With the news Lt. Gov. Mark Parkinson will not be running for Governor of Kansas in 2010, all of the political hacks of the state (and the nation, I expect) looked at each other and said, "OK, if not Parkinson, who's going to run as the Democratic nominee?"
Speculation fell immediately at the feet of former Minority Leader of the Kansas House of Representatives and current state Treasurer Dennis McKinney.
While McKinney does seem to fit the bill as the frontrunner for the Democratic nomination, let's assume for a moment he decides to run for the office he now holds, state treasurer, in 2010, rather than launching a run for Governor. Who else might the Democrats nominate?
The Kansas Republican Party Executive Director Christian Morgan said dismissively:
"Who do they have that's going to step up?" said Christian Morgan, the Kansas GOP's executive director. "I think they have an incredibly short bench."
It's not the length of your bench that matters, Chris- it's how you use it. One would have thought you'd know that as well as anyone.
While it's true we don't have the problem the Republicans have in Kansas- so many Republican elected officials think they're good enough, smart enough, and that, doggone it, people like them that their party always end up with primaries that involve knees to the groin and pulled hair- the Kansas Democratic Party, on the other hand, has talent that has governed efficiently at every level- the hallmark of a person who could lead our state. Household names they might not all be, but we're guessing "Sandy Praeger" wasn't, either, before she was elected our Republican Insurance Commissioner.
On my short list of potential Democratic candidates for Governor, we have two mayors: Joe Reardon of the KCK-Wyandotte County Consolidated Government and Carl Brewer of Wichita. Hailing from the largest population centers of the state & the economic engines thereof, these two men are already executives with many of the same responsibilities as found in the governor's office, just on a smaller scale. Actually crafting a budget and implementing policies that effect the economy in very direct ways are both things Senator Sam Brownback can't claim he's ever done, and would make both men excellent candidates for Governor.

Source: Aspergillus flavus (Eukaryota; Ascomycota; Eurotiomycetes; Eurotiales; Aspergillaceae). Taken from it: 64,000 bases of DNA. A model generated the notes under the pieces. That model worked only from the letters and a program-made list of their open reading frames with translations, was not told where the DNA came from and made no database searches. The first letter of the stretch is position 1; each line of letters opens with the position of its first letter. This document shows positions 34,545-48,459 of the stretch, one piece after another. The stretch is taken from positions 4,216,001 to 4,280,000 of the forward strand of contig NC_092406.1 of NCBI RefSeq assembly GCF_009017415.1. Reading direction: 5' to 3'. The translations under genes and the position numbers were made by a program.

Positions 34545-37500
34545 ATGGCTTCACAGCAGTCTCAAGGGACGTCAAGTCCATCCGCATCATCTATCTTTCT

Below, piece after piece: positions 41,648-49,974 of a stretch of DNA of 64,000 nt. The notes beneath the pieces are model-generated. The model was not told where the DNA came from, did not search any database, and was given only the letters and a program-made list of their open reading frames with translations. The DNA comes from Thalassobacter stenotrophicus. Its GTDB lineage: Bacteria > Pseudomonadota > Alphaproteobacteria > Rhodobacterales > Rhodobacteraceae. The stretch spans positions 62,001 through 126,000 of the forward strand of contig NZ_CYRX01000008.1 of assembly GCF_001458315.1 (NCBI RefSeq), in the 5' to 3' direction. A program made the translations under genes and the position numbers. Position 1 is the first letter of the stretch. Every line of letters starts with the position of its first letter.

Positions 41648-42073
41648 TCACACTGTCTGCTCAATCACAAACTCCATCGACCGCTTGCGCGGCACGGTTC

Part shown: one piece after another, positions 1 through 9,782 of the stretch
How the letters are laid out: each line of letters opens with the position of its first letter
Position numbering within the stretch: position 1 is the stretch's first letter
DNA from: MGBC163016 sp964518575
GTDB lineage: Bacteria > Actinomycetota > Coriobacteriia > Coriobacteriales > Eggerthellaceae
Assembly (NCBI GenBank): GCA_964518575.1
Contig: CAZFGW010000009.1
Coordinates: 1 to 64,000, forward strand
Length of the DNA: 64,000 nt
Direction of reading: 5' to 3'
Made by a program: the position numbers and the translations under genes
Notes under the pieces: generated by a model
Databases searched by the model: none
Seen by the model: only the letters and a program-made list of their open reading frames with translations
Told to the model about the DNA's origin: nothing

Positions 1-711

Jill Docking is always mentioned as a potential candidate for statewide office because she came so dang close to trouncing Brownback when he first ran for the United States Senate in 1996. While she hasn't sought elective office since that bid more than a decade ago, Docking has stayed active in politics and currently sits on the Kansas Board of Regents- so she has first hand knowledge of the budget disaster the state faces- again, something Senator Sammy just doesn't have.
Securities Commissioner Chris Biggs might decide to make a run at the Governor's mansion- he's another person, like Docking, who has run statewide and only lost very narrowly against Republican Phill Kline when he was elected Attorney General in 2002.
Either of the big-name District Attorneys in Kansas would be excellent candidates- Nola Foulston from Wichita or Charles Branson from Lawrence. A little dash of hard and fast law-and-order can't hurt a candidate for any office. And, again, you've got that whole administrative experience thing that comes in awfully handy. It's also encouraging both of them just got re-elected in landslides.
Congressman Dennis Moore (KS-03) could certainly, certainly run and win- but he's already told us he's running for re-election, so we're pretending he's not available right now. Same goes for Attorney General Steve Six- he'd better be running for his spot in '10.
State Senate Minority Leader Anthony Hensley, former Congresswoman Nancy Boyda, State Senator Laura Kelly or Kansas Democratic Party Chairman Larry Gates could certainly all raise the money necessary to make a competitive bid, as could State Senator Janis Lee or former State Senator Christine Downey.
Ready for some real wild cards? How about Secretary of Social and Rehabilitation Services Don Jordan or Secretary of Agriculture Adrian Polansky, or Roger Werholtz from the Department of Corrections? Before you laugh those folk off the playing field, remember what Sam Browback was before he ran for Congress....yes, that's right, just a lowly Secretary of Agriculture.
So, there, a bench. It's obvious some of those folk are more likely than others to even consider a run, but each one of them could run for Governor and win the seat against Brownback or Secretary of State Ron Thornburgh or Insurance Commissioner Praeger or whoever else might decide to jump in on the Republican side.
What's our power ranking? McKinney's out front, followed by Mayors Reardon and Brewer with Docking, Biggs, and the DA's next. That is about as tenuous a "ranking" as there as even been, seeing as none of the people involved have even said they might be interested in running.
Perhaps the very most important thing to remember is this: 2010 is still a long way off, friends.